Daily Devotionals

Devotional: July 20th

"I pray with all my heart; answer me, Lord! I will obey your principles. I cry out to you; save me, that I may obey your decrees. I rise early, before the sun is up; I cry out for help and put my hope in your words. I stay awake through the night, thinking about your promise." Psalms 119:145-148

To be heavenly-minded, in the true and scriptural sense, is to carry our holy Christianity into every department of life, and with it to elevate and hallow every relation and engagement. There is no position in which the providence of God places His saints, for which the grace of Jesus is not all sufficient, if sincerely and earnestly sought. Nor is there any sphere, however humble, or calling, however mean, to which the life of Jesus in the soul may not impart dignity, luster, and sacredness. Christianity, through all grades, and classes, and occupations, is capable of diffusing a divine, hallowing, and ennobling influence, transforming and sanctifying all that it touches. Blessed and holy are they who know it from personal and heartfelt experience.

But "if we be risen with Christ," what is it to seek those things which are above, and to set our affections not on things on the earth? In other words, what is true heavenly-mindedness? It involves the habitual and close converse with God. The life of the soul can only be sustained by constant and ceaseless emanations from the life of God. There must be a perpetual stream of existence flowing into it from the "Fountain of Life." And how can this be experienced but by dwelling near that Fountain? Of no practical truth am I more deeply and solemnly convinced than this, that elevated spirituality-and, oh, what a blank is life without it!-can only be cultivated and maintained by elevated communion. The most holy, heavenly-minded, devoted, and useful saints have ever been men and women of much prayer. They wrestled with God secretly, and God wrought with them openly; and this was the source which fed their deep godliness, which supplied their rich anointing, and which contributed to their extensive and successful labors for Christ. Thus only can the life of God in the soul of man be sustained. Other duties, however spiritual-other enjoyments, however holy-other means of grace, however important and necessary, never can supply the place of prayer. And why? because prayer brings the soul in immediate contact with Christ, who is our life, and with God, the Fountain of life. As the total absence of the breath of prayer marks the soul "dead in trespasses and sins," so the waning of the spirit of prayer in the quickened soul as surely defines a state in which all that is spiritual within is "ready to die." Let nothing, then, rob you of this precious mean of advancing your heavenly-mindedness-nothing can be its substitute.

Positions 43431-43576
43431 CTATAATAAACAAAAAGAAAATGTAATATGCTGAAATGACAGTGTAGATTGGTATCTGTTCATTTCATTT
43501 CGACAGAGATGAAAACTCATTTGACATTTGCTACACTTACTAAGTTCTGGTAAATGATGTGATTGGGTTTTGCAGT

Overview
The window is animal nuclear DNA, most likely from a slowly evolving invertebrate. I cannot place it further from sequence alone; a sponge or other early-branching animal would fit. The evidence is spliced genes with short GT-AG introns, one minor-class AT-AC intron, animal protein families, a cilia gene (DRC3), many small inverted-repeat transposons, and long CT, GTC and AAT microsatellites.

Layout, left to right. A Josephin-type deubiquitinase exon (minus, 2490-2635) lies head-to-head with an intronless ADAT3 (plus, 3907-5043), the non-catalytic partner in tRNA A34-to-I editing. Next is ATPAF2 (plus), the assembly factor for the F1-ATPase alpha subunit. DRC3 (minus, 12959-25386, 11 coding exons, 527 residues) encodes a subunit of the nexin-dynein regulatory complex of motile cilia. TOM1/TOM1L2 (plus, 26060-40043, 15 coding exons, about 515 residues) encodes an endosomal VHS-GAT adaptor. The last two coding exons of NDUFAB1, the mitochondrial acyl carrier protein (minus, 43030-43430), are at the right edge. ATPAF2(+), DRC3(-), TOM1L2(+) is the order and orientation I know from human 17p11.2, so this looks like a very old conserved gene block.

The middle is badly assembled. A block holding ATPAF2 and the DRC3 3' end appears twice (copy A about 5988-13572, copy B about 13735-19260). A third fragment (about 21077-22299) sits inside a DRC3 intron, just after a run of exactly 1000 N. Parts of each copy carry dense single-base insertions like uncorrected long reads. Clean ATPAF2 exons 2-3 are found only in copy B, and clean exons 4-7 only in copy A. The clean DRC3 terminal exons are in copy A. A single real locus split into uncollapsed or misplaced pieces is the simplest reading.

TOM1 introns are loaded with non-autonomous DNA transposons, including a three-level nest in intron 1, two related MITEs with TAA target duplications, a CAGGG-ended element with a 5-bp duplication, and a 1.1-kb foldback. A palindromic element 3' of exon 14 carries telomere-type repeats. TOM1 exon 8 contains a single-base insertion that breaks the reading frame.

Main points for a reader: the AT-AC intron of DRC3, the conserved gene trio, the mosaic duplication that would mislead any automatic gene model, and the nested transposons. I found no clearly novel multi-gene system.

The believer should correctly ascertain the true character of his prayers. Are they lively and spiritual? Are they the exercises of the heart, or of the understanding merely? Are they the breathings of the indwelling Spirit, or the cold observance of a form without the power? Is it communion and fellowship? Is it the filial approach of a child, rushing with confidence and affection into the bosom of a Father, and sheltering itself there in every hour of need? Examine the character of your devotions; are they such as will stand the test of God’’s word? will they compare with the holy breathings of David, and Job, and Solomon, and the New Testament saints? Are they the breathings forth of the life of God within you? Are they ever accompanied with filial brokenness, lowliness of spirit, and humble and contrite confession of sin? See well to your prayers! "The Lord is far from the wicked: but He hears the prayer of the righteous." "The Lord is near unto all those who call upon Him, to all that call upon Him in truth."

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